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Boris Johnson's sacking of Julian Smith is a very bad sign

Evidence, if it was needed, of Boris Johnson's lack of interest in Northern Ireland was provided yesterday by his perverse decision to sack Julian Smith.

While Mr Smith served as secretary of state for a mere 204 days - the second shortest tenure in what is a notoriously challenging post - he undoubtedly made his mark.

Not only did he manage to get the devolved institutions restored following a three year hiatus but he also made progress on a number of key issues, including compensation payments for victims and survivors of historical institutional abuse, who were deeply dismayed by yesterday's move.

It is rare for an outgoing secretary of state to receive warm praise from across the divide. Arlene Foster thanked Mr Smith for his 'incredible' dedication while Colum Eastwood described the sacking of the 'most successful secretary of state for a decade' as a 'strategic error' by the prime minister.

Taoiseach Leo Varadkar was even more effusive, hailing Mr Smith as 'one of Britain's finest politicians of our time', while

Mary Lou McDonald expressed concern, saying Mr Smith had made commitments on legacy and feared the British government would now row back on this issue.

After a succession of ineffectual and unmemorable postholders, it is not entirely clear why Mr Johnson has fired someone who proved himself highly capable and engaged, delivering where others had failed.

There are reports that Downing Street felt left out of the loop over the terms of the deal negotiated by Mr Smith, particularly in relation to investigations of alleged crimes by British soldiers. His supporters insist he kept Number 10 fully informed.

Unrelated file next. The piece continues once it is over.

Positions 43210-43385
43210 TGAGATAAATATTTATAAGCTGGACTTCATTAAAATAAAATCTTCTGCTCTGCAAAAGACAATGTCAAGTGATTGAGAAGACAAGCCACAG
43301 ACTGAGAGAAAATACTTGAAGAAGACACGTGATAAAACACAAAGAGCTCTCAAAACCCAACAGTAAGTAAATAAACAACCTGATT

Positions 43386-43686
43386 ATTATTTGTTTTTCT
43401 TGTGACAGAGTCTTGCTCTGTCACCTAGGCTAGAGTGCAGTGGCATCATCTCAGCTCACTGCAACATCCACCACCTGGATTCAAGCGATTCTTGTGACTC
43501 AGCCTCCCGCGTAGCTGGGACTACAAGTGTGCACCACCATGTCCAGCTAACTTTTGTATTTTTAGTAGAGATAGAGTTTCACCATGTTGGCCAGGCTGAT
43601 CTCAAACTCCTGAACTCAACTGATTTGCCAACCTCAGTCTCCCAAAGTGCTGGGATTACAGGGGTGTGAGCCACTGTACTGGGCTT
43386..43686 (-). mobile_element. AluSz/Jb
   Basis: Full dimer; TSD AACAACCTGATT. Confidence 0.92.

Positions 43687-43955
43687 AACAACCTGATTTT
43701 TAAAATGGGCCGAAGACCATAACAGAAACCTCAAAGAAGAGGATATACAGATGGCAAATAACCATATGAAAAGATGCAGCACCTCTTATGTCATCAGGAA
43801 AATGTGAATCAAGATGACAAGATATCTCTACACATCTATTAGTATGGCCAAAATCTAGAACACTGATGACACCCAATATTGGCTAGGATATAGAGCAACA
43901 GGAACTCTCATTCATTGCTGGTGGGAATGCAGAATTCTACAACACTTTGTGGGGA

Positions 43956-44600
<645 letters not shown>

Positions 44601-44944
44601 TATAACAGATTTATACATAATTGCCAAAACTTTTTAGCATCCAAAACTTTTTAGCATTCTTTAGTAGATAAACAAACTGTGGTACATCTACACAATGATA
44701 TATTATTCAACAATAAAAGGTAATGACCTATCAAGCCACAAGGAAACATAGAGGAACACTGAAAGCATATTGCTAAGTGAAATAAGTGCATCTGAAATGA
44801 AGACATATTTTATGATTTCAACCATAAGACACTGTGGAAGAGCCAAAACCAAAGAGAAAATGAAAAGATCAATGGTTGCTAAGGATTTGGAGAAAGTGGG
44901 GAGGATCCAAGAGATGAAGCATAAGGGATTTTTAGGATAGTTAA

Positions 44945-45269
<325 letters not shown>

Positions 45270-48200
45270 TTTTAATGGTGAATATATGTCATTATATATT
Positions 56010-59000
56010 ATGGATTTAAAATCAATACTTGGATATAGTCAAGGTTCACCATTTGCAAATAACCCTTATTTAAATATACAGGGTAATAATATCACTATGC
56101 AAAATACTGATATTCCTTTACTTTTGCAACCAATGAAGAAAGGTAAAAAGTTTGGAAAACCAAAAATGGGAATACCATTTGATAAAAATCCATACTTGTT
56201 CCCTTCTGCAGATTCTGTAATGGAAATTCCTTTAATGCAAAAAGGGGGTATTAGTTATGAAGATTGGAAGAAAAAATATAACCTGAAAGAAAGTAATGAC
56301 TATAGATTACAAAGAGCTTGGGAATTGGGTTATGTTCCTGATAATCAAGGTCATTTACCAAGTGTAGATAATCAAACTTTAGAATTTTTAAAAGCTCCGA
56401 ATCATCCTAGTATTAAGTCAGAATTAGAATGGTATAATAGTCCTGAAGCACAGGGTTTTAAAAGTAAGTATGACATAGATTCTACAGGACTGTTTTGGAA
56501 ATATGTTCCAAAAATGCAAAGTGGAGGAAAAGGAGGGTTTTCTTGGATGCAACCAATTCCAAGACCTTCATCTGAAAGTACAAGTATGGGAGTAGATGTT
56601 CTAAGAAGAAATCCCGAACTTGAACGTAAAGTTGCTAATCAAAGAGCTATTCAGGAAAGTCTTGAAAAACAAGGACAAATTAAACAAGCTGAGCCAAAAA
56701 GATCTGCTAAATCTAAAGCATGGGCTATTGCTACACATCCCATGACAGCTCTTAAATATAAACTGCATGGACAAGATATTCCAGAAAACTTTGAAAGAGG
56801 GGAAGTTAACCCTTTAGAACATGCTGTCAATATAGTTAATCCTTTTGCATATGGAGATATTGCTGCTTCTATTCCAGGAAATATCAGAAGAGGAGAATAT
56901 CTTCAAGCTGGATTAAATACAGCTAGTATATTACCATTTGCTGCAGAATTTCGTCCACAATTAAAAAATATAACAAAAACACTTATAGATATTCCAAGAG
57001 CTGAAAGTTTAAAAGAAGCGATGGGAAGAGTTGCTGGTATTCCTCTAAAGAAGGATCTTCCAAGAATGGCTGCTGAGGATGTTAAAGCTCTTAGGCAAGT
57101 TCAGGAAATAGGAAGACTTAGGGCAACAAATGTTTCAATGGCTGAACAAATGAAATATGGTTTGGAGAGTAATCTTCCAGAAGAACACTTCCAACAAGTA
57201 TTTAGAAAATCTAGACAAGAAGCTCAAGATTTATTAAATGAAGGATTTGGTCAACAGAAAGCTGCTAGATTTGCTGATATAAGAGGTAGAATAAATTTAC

It has also been suggested that the Remain MP annoyed the prime minister by warning last year that a no deal Brexit would be 'very, very bad for Northern Ireland.'

Jettisoning competent and serious-minded figures who refuse to slavishly tell the leader what he wants to hear is straight out of Donald Trump's playbook.

Mr Johnson's axing of Julian Smith makes no sense in terms of its timing, while the Stormont administration is still bedding in. Furthermore, the New Decade, New Approach deal contains a commitment to bring forward legislation on legacy within 100 days.

The fact that the prime minster has removed a trusted secretary of state before this sensitive issue is steered through Westminster is a very bad sign indeed.

We must hope that Brandon Lewis takes note of the approach taken by his predecessor.

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